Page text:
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Breathing Yourself to Sleep by Katy Scherer

Breathing Yourself to Sleep by Katy Scherer

Breathing is an innate action of being. We don’t have to think about it, we are being breathed every minute of every day without a moment of thought. This vital function keeping us alive is often overlooked as a mere process but did you know that you can work with your breathing and even manipulate it to serve you better?

The number of people who suffer from sleep related issues is on the rise especially due to stress and anxiety. Many are turning to yoga, breathwork and pranayama to help fall asleep faster, deeper or to help with more severe cases of insomnia. Eyes are beginning to open to the possibility that breathing consciously is a natural remedy in the strive to sleep better. There are several techniques out there so we are going to talk about two to get you started. 

As with most things keeping it simple is key! Breathing practices do not need to be complicated to be effective, in fact the following two techniques are accessible to most when built up slowly. 

Relaxed abdominal breathing

Relaxed abdominal breathing, belly breathing, or diaphragmatic breathing is the basis for many meditation and relaxation practices. 
It can help to:

  • Increase overall relaxation
  • Calm the mind, reducing stress
  • Lower heart rate and blood pressure
  • Improve the tone of the Diaphragm
  • Increase lung capacity 


The technique

The easiest way to get started is to lie down on the back, legs slightly apart. In this position take a few deep breaths in through the nose and out through the mouth with a sighing sound. On every exhale you should feel the body relaxing, becoming heavier. When you feel ready, close the mouth and breathe completely through the nose.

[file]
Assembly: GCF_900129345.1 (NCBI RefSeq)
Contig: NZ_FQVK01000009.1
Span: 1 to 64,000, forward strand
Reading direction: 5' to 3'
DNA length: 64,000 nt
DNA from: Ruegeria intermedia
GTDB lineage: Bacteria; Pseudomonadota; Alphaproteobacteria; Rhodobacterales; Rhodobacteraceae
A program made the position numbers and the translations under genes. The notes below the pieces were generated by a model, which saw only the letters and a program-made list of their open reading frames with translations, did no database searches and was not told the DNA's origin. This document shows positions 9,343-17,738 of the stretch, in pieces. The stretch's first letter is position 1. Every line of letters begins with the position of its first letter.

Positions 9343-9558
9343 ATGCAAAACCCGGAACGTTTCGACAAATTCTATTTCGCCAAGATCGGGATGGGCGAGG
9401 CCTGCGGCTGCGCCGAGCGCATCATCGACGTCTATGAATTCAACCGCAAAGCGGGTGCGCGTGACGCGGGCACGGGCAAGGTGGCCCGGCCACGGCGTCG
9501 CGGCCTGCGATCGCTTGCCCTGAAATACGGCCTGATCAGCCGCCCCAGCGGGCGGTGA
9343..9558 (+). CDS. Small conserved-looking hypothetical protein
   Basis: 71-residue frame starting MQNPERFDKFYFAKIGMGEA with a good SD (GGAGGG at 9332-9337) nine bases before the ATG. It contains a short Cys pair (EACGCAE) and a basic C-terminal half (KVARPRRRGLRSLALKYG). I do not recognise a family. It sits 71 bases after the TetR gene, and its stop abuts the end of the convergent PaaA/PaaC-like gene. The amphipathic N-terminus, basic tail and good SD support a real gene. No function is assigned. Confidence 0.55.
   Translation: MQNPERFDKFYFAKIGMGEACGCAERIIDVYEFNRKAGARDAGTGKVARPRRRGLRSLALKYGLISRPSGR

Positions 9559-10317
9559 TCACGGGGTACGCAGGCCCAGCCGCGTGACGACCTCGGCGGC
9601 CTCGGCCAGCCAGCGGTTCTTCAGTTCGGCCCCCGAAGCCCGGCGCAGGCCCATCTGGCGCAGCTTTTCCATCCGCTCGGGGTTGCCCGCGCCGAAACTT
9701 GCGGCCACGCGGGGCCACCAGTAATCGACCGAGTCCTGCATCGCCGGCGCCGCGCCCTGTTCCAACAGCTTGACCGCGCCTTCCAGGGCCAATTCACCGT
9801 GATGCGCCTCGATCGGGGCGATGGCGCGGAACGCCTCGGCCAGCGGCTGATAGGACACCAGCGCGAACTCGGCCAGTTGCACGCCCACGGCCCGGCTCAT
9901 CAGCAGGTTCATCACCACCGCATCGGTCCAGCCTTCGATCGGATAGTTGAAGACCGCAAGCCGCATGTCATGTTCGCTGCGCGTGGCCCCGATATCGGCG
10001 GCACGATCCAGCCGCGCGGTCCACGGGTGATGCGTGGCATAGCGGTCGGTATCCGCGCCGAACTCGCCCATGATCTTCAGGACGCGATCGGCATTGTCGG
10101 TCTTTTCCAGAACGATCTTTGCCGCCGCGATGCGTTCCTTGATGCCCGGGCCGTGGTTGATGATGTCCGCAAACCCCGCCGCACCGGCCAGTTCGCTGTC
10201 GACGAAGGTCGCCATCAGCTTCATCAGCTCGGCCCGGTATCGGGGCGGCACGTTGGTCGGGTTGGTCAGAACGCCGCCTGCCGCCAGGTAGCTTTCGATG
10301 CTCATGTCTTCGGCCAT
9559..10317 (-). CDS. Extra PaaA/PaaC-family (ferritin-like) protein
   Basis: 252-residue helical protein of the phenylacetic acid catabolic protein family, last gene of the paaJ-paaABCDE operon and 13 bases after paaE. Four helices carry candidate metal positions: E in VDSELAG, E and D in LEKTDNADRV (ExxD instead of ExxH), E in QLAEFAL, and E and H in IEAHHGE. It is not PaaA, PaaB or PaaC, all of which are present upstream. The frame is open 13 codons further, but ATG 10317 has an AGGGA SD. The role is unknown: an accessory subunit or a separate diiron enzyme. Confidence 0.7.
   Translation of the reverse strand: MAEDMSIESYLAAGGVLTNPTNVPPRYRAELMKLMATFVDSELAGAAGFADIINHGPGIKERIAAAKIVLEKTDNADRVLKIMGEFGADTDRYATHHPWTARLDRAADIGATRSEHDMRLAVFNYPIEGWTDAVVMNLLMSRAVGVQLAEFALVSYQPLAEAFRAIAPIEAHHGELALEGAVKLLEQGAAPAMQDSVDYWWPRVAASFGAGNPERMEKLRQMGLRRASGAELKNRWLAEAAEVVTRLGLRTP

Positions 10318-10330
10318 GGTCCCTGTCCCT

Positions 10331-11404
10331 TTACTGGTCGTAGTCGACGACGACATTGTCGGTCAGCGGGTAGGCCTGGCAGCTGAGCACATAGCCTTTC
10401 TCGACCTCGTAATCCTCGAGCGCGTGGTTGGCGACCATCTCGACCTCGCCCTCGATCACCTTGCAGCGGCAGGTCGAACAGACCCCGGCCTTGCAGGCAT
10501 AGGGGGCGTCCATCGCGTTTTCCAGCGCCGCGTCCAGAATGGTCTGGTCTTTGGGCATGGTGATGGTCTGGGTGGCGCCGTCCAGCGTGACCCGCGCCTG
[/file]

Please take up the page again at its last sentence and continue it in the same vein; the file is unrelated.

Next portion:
Place both hands on the lower abdomen, letting the belly soften. With every inhale breathe intentionally into the hands letting the belly fill like a balloon and then fall naturally on the exhale. It usually takes a few breaths to get the hang of breathing only in to the belly while keeping the chest still. 
Once you feel comfortable with the breathing technique, you can add a count. Breathing into the nose feeding the belly for a count of three, and exhaling through the nose emptying the belly for a count of three. At no point should the breath become strenuous, if a three count feels stressful to the system, then go back to breathing in freely through the nose feeding and emptying the belly. As you get the hang of this practice you can remove the hand but keeping the attention in the belly. You can also work towards practicing in a seated position. 

Resonance breathing

Building upon relaxed abdominal breathing we can move in to a technique called resonance breathing.

Therapeutic breath or Resonance breathing works towards bringing our heart rate, heart rate variability, blood pressure, and brain wave function into a coherent frequency. This occurs naturally when we reduce our breathing rhythm to between 4-6 breaths per minute instead of the average 16-18 breaths per minute.

When we breath in resonance we are able to better balance the two wings of our autonomic nervous system, the sympathetic (active) and the parasympathetic (rest) which can help to:

  • Increases pulmonary function
  • Lowers blood pressure
  • Has positive applications for anxiety and depression
  • Improves heart rate variability
  • Tones the Vagus nerve
  • Stress management
  • Improving of Asthma symptoms

The technique

The aim of the game here is to slow our breathing down in a relaxed manner. Breathing through the nose with a relaxed abdomen we begin to slow the breathing down by adding a count or 3 or 4 as we breath in and breath out. Start slow here, taking a little time to allow the breath to settle into this rhythm. This might take a few minutes. If and only if this feels comfortable then we can work on increasing the count to a 5 inhale, 5 exhale and then eventually a 6 count! When we reach a 6 count we are practicing resonance breathing. It's important to remember that resonance breathing should be relaxed so think breathing low, slow and deep. 

The beauty of both these techniques is that they can be practiced by almost everyone! The lack of retentions and the relaxed nature means that there are no contraindications however if you ever feel dizzy or unwell then stop practicing and visit your doctor. 

Please let us know how you get on!

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